Essential listening: "Ain't That Loving You Baby," "Baby What Do You Want Me to Do," "Hush, Hush," "Shame, Shame, Shame," "You Don't Have to Go"

Otis Rush
Born: April 29, 1934, Philadelphia, Mississippi

Otis Rush is a stunning vocalist, innovative guitarist and songwriter who has hugely influenced blues and rock artists, including Johnny Winter, Stevie Ray Vaughan (whose band, Double Trouble, was named after Rush's song of the same name), Jeff Beck, and Carlos Santana. Rush was inspired to become a bluesman after he moved to Chicago in the late forties and saw Muddy Waters and Howlin' Wolf perform. Along with Buddy Guy and Magic Slim, Rush developed a playing style that would become known as the "West Side sound," an emotionally intense combination of guitar licks and expressive vocals, with an urban sound that signified a departure from classic Mississippi Delta blues. Willie Dixon recognized Rush's genius early on, and Rush's recording of Dixon's original, "I Can't Quit You, Baby," reached number 9 on the R&B charts in the mid-fifties. A songwriter in his own right, Rush's frequent use of minor keys provides his music with a subtle but unmistakably anguished tone and interesting moodiness. He is a left-handed guitarist, and like Albert King, one of his primary influences, he plays the guitar upside down rather than having it restrung. Rush continues to tour.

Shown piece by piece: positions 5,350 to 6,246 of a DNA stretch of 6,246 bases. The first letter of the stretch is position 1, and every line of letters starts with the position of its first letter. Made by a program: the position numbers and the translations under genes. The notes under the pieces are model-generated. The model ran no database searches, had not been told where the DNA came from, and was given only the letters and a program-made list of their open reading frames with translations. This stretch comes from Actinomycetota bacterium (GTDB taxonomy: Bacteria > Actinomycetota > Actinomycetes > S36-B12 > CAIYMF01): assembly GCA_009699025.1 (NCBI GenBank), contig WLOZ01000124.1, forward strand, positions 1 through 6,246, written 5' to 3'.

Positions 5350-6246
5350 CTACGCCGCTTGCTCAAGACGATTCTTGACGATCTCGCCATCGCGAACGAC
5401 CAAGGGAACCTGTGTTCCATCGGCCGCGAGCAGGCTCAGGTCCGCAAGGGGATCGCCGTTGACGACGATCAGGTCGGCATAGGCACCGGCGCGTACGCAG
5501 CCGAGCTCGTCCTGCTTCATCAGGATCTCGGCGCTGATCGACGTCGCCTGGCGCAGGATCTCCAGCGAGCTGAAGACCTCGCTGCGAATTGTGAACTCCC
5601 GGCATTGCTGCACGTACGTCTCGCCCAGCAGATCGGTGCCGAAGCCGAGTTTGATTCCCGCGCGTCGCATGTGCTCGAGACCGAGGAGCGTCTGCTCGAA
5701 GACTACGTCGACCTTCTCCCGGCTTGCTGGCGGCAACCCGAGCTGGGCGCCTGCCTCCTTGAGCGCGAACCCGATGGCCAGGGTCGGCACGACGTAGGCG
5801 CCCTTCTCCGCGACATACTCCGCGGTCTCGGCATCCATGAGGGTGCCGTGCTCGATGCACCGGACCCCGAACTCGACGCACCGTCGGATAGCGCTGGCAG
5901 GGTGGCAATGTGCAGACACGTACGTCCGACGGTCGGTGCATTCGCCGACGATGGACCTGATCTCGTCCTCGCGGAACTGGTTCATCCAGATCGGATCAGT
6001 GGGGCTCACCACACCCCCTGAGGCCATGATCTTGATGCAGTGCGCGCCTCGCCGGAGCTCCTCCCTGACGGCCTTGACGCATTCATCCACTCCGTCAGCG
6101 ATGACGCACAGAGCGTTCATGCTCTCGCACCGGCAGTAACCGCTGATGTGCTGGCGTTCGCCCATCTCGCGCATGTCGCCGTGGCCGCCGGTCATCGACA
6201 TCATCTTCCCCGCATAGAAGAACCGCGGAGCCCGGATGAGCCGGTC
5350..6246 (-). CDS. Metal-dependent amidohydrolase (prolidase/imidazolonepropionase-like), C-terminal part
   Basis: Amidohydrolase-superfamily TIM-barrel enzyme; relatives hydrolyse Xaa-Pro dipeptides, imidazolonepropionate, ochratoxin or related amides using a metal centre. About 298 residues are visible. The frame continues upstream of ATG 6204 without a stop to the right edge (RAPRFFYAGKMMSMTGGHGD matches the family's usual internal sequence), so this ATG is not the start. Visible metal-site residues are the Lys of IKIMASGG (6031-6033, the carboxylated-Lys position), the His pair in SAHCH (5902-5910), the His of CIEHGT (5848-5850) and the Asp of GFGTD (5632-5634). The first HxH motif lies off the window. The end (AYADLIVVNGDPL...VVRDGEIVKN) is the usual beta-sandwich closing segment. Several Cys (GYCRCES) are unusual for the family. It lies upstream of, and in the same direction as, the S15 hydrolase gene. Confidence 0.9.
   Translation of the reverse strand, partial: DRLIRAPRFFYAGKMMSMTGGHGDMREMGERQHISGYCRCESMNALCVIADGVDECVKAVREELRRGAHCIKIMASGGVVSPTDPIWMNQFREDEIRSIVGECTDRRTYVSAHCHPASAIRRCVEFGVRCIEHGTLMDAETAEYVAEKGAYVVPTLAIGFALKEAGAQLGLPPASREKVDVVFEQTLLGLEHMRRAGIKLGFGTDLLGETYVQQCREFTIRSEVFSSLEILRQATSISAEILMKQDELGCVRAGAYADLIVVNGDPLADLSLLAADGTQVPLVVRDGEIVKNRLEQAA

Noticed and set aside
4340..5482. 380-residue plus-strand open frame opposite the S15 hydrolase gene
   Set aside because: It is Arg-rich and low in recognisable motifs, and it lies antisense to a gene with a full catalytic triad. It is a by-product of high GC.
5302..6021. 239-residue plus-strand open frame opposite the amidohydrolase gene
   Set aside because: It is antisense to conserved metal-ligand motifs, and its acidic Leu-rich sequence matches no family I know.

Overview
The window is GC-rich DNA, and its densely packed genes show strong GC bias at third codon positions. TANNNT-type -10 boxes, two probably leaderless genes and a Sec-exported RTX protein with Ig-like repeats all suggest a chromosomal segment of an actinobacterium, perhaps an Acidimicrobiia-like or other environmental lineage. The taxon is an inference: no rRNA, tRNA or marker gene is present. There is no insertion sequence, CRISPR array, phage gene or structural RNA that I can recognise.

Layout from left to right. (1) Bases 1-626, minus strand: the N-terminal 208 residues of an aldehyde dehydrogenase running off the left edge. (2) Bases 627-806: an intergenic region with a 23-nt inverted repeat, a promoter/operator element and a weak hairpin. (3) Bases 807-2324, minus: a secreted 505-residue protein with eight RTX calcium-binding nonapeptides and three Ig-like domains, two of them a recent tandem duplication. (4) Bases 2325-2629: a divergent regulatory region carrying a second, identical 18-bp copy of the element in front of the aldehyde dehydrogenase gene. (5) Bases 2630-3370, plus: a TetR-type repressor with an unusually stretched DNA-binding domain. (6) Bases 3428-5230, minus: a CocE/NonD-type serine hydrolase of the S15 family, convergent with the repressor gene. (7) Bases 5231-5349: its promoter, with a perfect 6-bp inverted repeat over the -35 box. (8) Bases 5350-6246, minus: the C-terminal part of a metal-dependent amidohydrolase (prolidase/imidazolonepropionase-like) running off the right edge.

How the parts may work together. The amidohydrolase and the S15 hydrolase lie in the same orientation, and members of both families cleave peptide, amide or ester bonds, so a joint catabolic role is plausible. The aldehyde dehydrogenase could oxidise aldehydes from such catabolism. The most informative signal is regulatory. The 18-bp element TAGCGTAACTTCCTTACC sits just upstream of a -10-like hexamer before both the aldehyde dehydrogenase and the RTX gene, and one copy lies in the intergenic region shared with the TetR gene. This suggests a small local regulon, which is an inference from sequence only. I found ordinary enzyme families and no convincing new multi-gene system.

Essential listening: "I Can't Quit You, Baby," "Double Trouble," "So Many Roads, So Many Trains," "All Your Love"

Ike Turner
Born: November 5, 1931, Clarksdale, Mississippi
Died : December 12, 2007 San Marcos Ca.
Also known as: Izear Luster Turner, Jr.

Ike Turner has been an integral part of the history of blues, rock and R&B. As a pianist and guitarist he backed visiting bluesmen and performed with his own band, the Kings of Rhythm, while still in high school. He worked as a talent scout in Memphis and throughout the south, and as such he accelerated the careers of Howlin' Wolf, Little Milton and others; as a session musician he often backed up the talent he discovered. Turner's band recorded the song "Rocket 88" in 1951 (recorded under the name Jackie Brenston and his Delta Cats), which hit number 1 on the R&B charts and is often called the "first rock and roll song." The band became very popular in St. Louis, and in the late fifties Turner added vocalist Annie Mae Bullock to the mix (who later changed her name to Tina Turner and married Ike). The band became the Ike & Tina Turner Review, and made R&B and rock history, charting singles, packing black nightclubs and touring with the Rolling Stones. Tina left the band and the marriage in 1974; subsequently Ike experienced some hard times, and his career faded. He later made a comeback, and continues to record and perform.

Essential listening: "Rocket 88," "Shake a Tail Feather," "Proud Mary," "Steel Guitar Rag," "I'm Lonesome Baby," "Tore Up," "Ike's Theme," "Catfish Blues"

Otha Turner
Born: June 2, 1907, Jackson, Mississippi
Died: February 26, 2003